Antonio Allegri, known to posterity by his nickname Antonio da Correggio, was born in the town of that same name in the duchy of Modena in the Po valley. Originally he began training as a physician and surgeon, and studied anatomy under Giovanni Battista Lombardi, believed to be the doctor portrayed in the painting entitled Correggio's Physician.
In 1518 he embarked on his epic series of frescoes for the Convent of San Paolo in Parma and followed this with the decoration of Parma Cathedral. Putto with Hunting Trophy in the Camera di San Paolo, Parma. This extraordinary room, a perfect example of Renaissance taste, remained secret for centuries, it was not thought proper, in fact, for an abbess to hold literary conversations in an intensely profane salon, dominated by the figure of Diana and transformed into a bower by the illusionist frescoes on the ceiling. This is one of the many decorations surrounding the cupola.
Antonio da Correggio was the first Italian painter to paint the interior of the cupola, producing The Ascension for the church of San Giovanni in Parma. He also executed numerous religious and biblical paintings but also drew on classical mythology for inspiration. His wife Girolama is believed to have been his model for The Madonna and Child with White Rabbit (La Zngarella), Correggio developed a fluid, luminous, immediate and personal style.
Many of Correggio's nude paintings show grace, smiles and a voluptuous sense of beauty to assure that scenes of this kind, seen in Antiope, remain far removed from any kind of coarse eroticism. In the painting Danae and Jupiter and Io, these two paintings are part of the “Loves of Jupiter” series. Danaë depicts the maiden as she is impregnated by a curtain of gilded divine rain. Her lower torso semi-obscured by sheets. Particularly impressive in Jupiter and Io is the scene in which Jupiter, transformed into as cloud, embraces and kisses the nymph Io, causing her to swoon. The soft divine cloud seems to envelop the nymph's gleaming body, clasping her in gentle, irresistible embrace.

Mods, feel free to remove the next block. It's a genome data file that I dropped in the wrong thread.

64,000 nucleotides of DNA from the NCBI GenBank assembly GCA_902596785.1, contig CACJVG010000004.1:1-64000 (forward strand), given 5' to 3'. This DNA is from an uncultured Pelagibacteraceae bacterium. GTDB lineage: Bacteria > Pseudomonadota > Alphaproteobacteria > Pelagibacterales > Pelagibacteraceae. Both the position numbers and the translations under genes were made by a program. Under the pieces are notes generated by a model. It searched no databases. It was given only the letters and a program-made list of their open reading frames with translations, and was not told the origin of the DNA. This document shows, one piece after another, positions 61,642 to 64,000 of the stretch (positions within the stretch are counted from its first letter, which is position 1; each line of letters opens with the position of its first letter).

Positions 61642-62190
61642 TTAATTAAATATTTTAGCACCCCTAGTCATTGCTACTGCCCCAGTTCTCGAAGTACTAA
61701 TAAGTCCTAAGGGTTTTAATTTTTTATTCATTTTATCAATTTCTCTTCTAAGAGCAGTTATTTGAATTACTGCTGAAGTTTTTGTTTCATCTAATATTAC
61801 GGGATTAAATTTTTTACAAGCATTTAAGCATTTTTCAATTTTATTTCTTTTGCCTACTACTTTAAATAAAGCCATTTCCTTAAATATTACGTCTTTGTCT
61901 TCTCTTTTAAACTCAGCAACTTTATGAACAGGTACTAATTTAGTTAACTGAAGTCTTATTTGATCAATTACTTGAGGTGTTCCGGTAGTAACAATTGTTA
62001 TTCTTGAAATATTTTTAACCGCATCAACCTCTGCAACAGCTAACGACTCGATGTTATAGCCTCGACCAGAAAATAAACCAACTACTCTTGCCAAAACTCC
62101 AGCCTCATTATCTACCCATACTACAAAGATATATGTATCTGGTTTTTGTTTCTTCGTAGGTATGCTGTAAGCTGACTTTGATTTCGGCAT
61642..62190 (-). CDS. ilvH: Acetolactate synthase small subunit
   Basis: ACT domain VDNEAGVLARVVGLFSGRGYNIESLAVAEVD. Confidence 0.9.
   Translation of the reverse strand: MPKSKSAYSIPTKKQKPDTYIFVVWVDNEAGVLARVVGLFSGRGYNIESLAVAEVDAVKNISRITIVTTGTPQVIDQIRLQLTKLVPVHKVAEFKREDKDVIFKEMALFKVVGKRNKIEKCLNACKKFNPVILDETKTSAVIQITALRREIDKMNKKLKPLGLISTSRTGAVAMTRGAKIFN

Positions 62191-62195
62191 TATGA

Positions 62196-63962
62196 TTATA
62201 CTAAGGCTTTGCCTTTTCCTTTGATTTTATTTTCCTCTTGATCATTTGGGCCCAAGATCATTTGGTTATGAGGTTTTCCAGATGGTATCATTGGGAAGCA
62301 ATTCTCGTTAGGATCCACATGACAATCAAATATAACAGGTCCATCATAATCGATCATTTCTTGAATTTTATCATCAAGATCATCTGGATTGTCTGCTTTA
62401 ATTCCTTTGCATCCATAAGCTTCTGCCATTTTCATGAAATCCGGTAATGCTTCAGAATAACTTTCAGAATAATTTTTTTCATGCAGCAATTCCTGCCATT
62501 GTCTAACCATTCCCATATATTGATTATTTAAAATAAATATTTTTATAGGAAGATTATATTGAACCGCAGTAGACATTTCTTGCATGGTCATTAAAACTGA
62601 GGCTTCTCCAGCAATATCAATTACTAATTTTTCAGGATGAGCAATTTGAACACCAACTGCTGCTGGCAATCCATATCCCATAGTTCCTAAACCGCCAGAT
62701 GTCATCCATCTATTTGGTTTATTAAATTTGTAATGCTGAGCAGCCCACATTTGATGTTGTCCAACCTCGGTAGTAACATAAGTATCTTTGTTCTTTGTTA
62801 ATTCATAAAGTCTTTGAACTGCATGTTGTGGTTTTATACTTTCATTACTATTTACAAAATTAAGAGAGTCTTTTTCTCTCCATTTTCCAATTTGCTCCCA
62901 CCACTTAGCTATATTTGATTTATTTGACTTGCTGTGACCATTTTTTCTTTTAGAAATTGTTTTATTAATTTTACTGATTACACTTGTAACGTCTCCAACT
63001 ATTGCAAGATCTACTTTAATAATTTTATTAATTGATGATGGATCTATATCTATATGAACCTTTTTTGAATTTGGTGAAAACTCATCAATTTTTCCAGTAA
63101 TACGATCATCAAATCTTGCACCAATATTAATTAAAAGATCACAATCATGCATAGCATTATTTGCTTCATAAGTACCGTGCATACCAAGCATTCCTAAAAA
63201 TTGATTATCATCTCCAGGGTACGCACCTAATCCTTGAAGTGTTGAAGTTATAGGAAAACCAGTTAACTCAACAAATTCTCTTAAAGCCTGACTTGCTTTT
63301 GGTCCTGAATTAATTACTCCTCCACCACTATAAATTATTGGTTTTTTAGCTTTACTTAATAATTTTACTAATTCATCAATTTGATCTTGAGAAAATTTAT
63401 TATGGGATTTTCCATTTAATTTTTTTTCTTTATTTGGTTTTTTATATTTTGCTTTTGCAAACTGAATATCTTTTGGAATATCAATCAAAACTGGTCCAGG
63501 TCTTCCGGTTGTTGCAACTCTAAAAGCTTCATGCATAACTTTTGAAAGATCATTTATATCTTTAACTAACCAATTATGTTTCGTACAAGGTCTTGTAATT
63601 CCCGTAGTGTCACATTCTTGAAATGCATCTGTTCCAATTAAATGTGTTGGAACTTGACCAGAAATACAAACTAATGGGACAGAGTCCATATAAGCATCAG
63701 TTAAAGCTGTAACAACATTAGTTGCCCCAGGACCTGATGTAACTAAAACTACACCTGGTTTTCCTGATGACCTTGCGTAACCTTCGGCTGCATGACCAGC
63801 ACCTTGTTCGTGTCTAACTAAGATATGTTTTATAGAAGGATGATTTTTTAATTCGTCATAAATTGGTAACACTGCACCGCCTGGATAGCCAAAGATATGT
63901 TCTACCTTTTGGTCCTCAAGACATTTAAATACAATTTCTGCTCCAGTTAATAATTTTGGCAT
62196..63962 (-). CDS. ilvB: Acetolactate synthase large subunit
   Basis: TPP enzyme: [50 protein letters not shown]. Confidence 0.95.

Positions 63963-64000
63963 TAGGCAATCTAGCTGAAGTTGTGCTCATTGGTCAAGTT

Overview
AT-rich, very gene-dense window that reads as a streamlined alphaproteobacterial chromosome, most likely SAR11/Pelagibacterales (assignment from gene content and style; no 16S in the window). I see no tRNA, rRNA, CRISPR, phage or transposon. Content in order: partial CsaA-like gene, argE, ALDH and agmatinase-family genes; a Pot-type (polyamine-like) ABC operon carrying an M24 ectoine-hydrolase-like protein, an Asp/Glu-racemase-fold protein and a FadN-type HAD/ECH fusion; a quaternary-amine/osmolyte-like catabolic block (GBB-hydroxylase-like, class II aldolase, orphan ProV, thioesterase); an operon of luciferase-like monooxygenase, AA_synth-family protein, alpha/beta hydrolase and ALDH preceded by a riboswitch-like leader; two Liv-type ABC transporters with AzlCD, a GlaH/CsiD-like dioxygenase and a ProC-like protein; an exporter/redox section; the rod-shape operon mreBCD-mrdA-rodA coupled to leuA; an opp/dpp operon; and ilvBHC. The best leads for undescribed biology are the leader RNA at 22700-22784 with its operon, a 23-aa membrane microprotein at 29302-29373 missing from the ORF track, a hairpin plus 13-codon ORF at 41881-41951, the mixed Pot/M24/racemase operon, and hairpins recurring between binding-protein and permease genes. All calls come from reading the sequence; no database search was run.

Correggio gave a novel touch to the composition and feeling of the altarpieces without adopting the norms of Mannerism. Inspired by the soft style of Leonardo (in Madonna's features and the light that blurs the outlines), he creates a sense of tender abandonment and confident faith. For the execution of this work, Madonna With St Jerome, he received a payment that was very typical in the Emilia region: 44 Imperial Liras, two cartloads of firewood, a few measures of wheat, and a pig.
Art Movement History: Renaissance, Mannerism.
Artists Influencing Correggio: Da Vinci, Andrea Mantegna, Lorenzo Costa, Francesco Francia.
Painters Correggio Influenced: Giovanni Maria Francesco Rondani, Parmigianino, Bernardo Gatti, Giorgio Gandini del Grano.
Artist's Biography compiled by Albert L. Mansour at The World's Artist.